'Did you mean what you said back there about not wanting to take me, or was it just an excuse?'
I was ashamed to tell him the truth and I lied.
'It wasn't an excuse. I meant it!'
'Come on now, look me in the eye!'
It was light already and you could see everything, so how could I look him in the eye?
'So-o-o-o!' he said. 'You'd lie to me, would you? !'
Then I told him the truth:
'Yes, I was lying,' I said. 'Because I told myself you'd vanish again and I'd be left in a bloody awful mess. That's the truth, I swear! Anyhow, whose fault was it you started singing?'
'I see,' he said. 'But why not say that in the first place? A fat lot of good you are as a carrier ! And I was thinking,' he says, 'of us sharing the gold liras I've got hidden away. Still, if you've got cold feet, you'd better leave while there's still time. I don't need you to show me the way to the border. So, about turn and off with you! Don't worry, I never shoot people in the back!'
I cursed myself for what I'd done, but too late! Not because of the gold, mind. Not because of his rotten liras. But because I'd blackened my soul and lied.
'Ali,' I said, 'I will come with you if you need me. Honest, I mean it.'
'The liras, eh?'
That shut me up. Nearly choked me. I grabbed one of the mules by the halter and turned to go. I left the other mule with Ali. Before we parted I said to him:
'Just a couple of things before I go,' I says. 'Hear me out and believe me when I say it comes from the heart. The whole village knows you're here, and death by hanging was your sentence. Gugritsa is a police informer, and at the inn I saw Fevzi, the eldest son of Fandukli, that field-keeper who tried to break your leg. Ride through the forest, Ali, keep away from the road!'
'Scram!' was all he said.
I rode off and didn't turn round again. When I got to the meadows at the edge of the village I heard gunfire from somewhere. 'Well,' I says to myself, 'that's that, then.'
I was right scared and didn't go home, but went along to the inn.
'Where's the bandit?' Gugritsa asked.
'I got the push!'
'So you wanted to go with him, did you?'
'Yes, I did, damn you!' I said. 'I did want to, you little bastard, but he wouldn't take me! Bandits have to be full of spunk, not miserable bed-wetters like you and me, you wretch! Do you understand?' And seeing as I was still holding the halter I lashed him across the face with it, so hard it wound itself five or six times round his neck.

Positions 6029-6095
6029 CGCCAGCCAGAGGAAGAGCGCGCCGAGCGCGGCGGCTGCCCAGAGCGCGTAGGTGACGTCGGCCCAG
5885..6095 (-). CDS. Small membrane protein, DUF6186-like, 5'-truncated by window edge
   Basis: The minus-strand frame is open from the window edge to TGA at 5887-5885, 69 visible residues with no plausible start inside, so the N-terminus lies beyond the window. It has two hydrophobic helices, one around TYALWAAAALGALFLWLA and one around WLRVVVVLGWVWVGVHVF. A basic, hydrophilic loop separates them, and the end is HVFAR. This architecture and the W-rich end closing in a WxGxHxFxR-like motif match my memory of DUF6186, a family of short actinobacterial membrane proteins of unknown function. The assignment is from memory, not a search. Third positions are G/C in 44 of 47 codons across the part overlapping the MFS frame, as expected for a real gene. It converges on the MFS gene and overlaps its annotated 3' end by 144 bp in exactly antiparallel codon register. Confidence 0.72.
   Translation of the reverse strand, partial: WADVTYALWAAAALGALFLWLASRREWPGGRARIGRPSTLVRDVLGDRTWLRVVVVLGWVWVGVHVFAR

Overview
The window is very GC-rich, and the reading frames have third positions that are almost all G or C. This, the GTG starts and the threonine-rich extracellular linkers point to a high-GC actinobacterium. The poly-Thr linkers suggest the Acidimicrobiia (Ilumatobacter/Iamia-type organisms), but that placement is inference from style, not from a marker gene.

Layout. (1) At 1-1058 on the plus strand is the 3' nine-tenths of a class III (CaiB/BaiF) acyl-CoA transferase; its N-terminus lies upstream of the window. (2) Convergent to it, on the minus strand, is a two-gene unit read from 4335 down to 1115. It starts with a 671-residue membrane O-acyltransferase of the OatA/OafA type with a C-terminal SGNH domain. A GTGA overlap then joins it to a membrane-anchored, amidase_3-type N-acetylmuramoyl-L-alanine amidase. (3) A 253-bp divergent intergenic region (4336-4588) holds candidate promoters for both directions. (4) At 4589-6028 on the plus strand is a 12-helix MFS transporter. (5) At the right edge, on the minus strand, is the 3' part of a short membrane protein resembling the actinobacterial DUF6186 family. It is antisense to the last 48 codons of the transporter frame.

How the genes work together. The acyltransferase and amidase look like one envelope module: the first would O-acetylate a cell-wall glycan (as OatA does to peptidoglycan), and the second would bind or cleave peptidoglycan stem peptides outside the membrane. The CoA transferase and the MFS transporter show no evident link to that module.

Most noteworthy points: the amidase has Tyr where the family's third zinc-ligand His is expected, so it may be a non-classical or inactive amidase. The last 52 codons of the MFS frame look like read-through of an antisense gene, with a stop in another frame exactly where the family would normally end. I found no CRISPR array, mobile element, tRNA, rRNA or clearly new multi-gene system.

We grabbed each other by the throat and they had to use force to get us apart. Just then a filthy row started up outside. Before I realized what it was I caught sight of my other mule. It was pulling a wooden drag, and tied to the drag was Ibryam-Ali in a white shirt stained with bloody blotches. (After his death that was what got him his third name: 'Blotchy Ali'.) Behind the drag, guns at the ready, came a policeman and Fandukli's offspring, Fevzi. They stopped in the yard and I rushed over to Ali.
'Are you hurt?' I asked. 'Is it bad?'
All's eyes were already misting over. ‘Bad or not, it's all finished! But it's good to know I'll be buried in our native soil. . . .'
Bloody foam bubbled from his mouth and he was cut short with this word on his lips.
'Ali, Ali! Come back!' But he slumped into my arms, his head fell forward and he was gone.
'I suppose you couldn't bandage him up!' I yelled at Fevzi.
'Makes no difference to the price on his head. Dead or alive, it's all the same,' he answered.
Then came militia-men, the police, doctors. . . . Questionings, interrogations. . . . They even had him opened up to see whether he'd got two hearts. No one could understand how two bullets could go clean through his shoulder-blade and he could still be alive one and a half hours after, when he'd been dragged all the way back to the inn.
Afterwards they gave him to me and I buried him in our native soil. And I put a stone on his grave, and flowers. . . , All these years and I've still the same pain aching away inside : if I'd gone with him in the first place, would the same fate have overtaken him? Would it? And when the pain gets really bad I go along to the school-teacher.
'Teacher,' I says to him, 'is there such a thing as fate in a man's life?'
'How many times must I tell you ? Of course there is!' he says. 'Only,
fate isn't something outside a man, it's inside him. Take your Ali. If
he hadn't started fooling around with his song no one would have recognized
him or laid a finger on him. . . . He was tough and he was terrible, but
that song was stronger still. . . .'